“But if ultimately a patient feels that this is the right method for them, I certainly do not pretend to know better than them, and take a lot of pride in respecting their decision to proceed with this. I recognize that this is a decision that they’ve probably put a lot of thought and deliberation into.”

It’s important to have detailed discussions with your health-care provider about tubal ligation, including your medical history. For some people, the risks of sterilization can outweigh the benefits. “For instance, a patient with a complex abdominal surgical history may have increased risk of adhesive disease, which could complicate their surgery,” Boos said. Similarly, patients with cardiac or pulmonary disease may be at increased risk of complication from general anesthesia. They may want to explore options such as contraceptive implants and IUDs,” which work very well but don’t require surgery.

Does tubal ligation stop periods and ovulation?

Tubal ligation does not prevent ovulation (the process where an ovary releases an egg). Many patients report that this procedure changed their menstrual cycle, Boos said, but what’s more likely happening is that the patient relied on hormonal birth control methods (such as the pill, the contraceptive ring or an IUD) until the sterilization. After the procedure, they gave up the hormonal methods, and their cycle reverted to whatever pattern it would have followed naturally. Thus, after tubal ligation you might experience changes in the frequency of your cycle, how heavy your periods are, etc. It’s due not to the surgery but to the lack of hormonal contraception.

If after sterilization a patient is bothered by their menstruation, providers often recommend hormonal contraception to regulate bleeding. However, some patient have medical conditions that will make certain forms of birth control unsafe, so you’ll want to discuss this with your doctor.

Will this affect hormones or menopause?

Generally, “tubal ligation does not affect the health or function of the ovaries,” Boos said, “which are the organs of the female reproductive system that produce hormones.” You can expect to have not only your natural menstrual cycle but to enter menopause at the same time you would have otherwise, with the same menopausal symptoms, she said.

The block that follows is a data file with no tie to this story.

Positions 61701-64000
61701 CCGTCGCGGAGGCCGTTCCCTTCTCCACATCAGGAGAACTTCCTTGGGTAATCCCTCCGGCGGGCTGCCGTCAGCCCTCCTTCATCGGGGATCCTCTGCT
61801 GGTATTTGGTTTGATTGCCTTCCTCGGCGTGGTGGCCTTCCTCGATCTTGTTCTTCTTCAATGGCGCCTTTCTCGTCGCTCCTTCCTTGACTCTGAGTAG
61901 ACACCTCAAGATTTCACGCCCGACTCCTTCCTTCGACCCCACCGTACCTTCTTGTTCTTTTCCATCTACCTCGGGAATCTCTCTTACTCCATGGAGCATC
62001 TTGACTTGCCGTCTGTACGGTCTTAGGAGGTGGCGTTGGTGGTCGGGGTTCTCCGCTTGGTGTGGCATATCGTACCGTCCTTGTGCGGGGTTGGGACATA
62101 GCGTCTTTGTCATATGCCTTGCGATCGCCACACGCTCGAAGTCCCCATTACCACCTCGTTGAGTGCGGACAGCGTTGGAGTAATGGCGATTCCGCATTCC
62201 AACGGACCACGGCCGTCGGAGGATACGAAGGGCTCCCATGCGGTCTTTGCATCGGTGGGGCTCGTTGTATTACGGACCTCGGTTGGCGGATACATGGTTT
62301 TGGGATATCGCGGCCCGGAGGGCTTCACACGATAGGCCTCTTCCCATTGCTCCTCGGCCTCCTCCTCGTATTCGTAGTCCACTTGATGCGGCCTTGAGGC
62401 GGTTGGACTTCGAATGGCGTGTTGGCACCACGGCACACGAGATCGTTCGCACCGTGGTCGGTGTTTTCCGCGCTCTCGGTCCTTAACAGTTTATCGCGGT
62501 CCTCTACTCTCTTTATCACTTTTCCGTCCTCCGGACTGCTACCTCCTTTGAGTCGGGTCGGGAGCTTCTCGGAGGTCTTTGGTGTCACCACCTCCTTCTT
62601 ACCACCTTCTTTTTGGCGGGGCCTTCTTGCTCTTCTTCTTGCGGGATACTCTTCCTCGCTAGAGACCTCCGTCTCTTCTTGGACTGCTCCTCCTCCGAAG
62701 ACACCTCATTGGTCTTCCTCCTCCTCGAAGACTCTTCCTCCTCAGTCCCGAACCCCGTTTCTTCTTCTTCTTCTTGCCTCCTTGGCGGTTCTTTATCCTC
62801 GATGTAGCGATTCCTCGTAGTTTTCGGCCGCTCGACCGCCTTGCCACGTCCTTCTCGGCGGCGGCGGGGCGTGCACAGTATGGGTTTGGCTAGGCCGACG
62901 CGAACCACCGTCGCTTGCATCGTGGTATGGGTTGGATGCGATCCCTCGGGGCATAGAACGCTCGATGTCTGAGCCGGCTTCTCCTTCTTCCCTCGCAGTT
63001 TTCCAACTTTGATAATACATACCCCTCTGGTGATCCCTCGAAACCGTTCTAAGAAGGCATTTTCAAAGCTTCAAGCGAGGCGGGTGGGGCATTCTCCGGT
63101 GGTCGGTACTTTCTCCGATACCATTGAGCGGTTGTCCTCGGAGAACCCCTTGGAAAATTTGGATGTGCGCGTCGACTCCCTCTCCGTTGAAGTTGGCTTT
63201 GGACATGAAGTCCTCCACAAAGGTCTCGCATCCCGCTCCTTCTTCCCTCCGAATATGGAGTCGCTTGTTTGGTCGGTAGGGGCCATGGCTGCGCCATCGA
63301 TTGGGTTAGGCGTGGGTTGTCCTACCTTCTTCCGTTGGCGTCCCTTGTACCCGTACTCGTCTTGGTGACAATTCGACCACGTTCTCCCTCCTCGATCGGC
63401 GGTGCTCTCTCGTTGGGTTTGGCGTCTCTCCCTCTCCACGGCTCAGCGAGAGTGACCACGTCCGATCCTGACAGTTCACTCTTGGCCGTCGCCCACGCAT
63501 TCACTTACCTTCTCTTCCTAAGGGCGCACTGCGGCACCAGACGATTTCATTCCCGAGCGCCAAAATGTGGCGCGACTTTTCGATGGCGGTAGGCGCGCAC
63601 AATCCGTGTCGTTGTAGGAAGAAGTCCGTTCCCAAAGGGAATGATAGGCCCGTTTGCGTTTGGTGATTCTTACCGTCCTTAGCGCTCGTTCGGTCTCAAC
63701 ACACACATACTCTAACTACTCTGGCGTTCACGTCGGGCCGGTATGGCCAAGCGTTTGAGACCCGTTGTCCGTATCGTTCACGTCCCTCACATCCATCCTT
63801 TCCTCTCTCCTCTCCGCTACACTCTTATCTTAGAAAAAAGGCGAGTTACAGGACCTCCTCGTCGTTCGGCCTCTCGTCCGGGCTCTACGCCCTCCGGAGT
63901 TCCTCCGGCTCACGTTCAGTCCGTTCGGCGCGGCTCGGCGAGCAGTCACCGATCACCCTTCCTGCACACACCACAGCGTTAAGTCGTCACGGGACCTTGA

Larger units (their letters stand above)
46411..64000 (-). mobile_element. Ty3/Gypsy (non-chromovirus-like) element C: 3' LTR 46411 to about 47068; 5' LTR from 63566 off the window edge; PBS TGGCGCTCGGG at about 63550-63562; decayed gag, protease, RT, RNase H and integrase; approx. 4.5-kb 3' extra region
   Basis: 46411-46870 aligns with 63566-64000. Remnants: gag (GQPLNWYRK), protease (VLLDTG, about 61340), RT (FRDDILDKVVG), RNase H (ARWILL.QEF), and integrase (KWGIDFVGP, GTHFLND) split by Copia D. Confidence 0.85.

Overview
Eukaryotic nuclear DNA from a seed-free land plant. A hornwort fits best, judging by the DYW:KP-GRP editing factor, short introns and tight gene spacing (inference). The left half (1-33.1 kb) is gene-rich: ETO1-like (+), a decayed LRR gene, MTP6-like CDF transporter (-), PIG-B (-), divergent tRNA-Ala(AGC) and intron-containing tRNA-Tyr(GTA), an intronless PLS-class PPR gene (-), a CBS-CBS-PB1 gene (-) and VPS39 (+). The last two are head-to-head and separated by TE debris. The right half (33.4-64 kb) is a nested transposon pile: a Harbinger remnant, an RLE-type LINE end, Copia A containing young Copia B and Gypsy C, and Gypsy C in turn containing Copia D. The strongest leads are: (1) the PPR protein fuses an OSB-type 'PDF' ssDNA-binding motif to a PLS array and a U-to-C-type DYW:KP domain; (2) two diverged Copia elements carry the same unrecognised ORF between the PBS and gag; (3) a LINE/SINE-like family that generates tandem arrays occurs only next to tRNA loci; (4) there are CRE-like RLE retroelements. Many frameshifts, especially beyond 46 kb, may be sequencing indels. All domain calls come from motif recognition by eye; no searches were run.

However, patients should be aware that because tubal ligation is a surgery, there are small, rare risks of injury to an ovary, which could in turn affect hormonal activity. 

Does tubal ligation affect the risk of cancer?

Tubal ligation lowers the risk of developing ovarian cancer, Boos said. Recent evidence suggests that some ovarian cancers actually begin in the fallopian tubes, so removing those tubes can help reduce the chances of a future ovarian cancer.

Some hormone-based birth control methods also reduce the risk of certain cancers of the female reproductive system, Boos said. Some patients at high risk for ovarian or endometrial cancer may keep using hormone-based contraception after tubal ligation to help prevent those cancers. It’s best to discuss your medical history with your OB-GYN to decide if you should use hormone-based birth control even after tubal ligation. 

Beware claims of reversing tubal ligation

Tubal ligation is considered permanent sterilization. But Boos is aware of health-care providers who say they can reverse this procedure to allow someone to conceive naturally. Boos cautioned that those surgeries are usually not covered by insurance. Even after surgery to reverse sterilization, many patients will not be able to become pregnant naturally and their best path to pregnancy is with in vitro fertilization (IVF), Boos said. IVF is notoriously expensive and time-consuming. It is rare for insurance to cover the cost of IVF.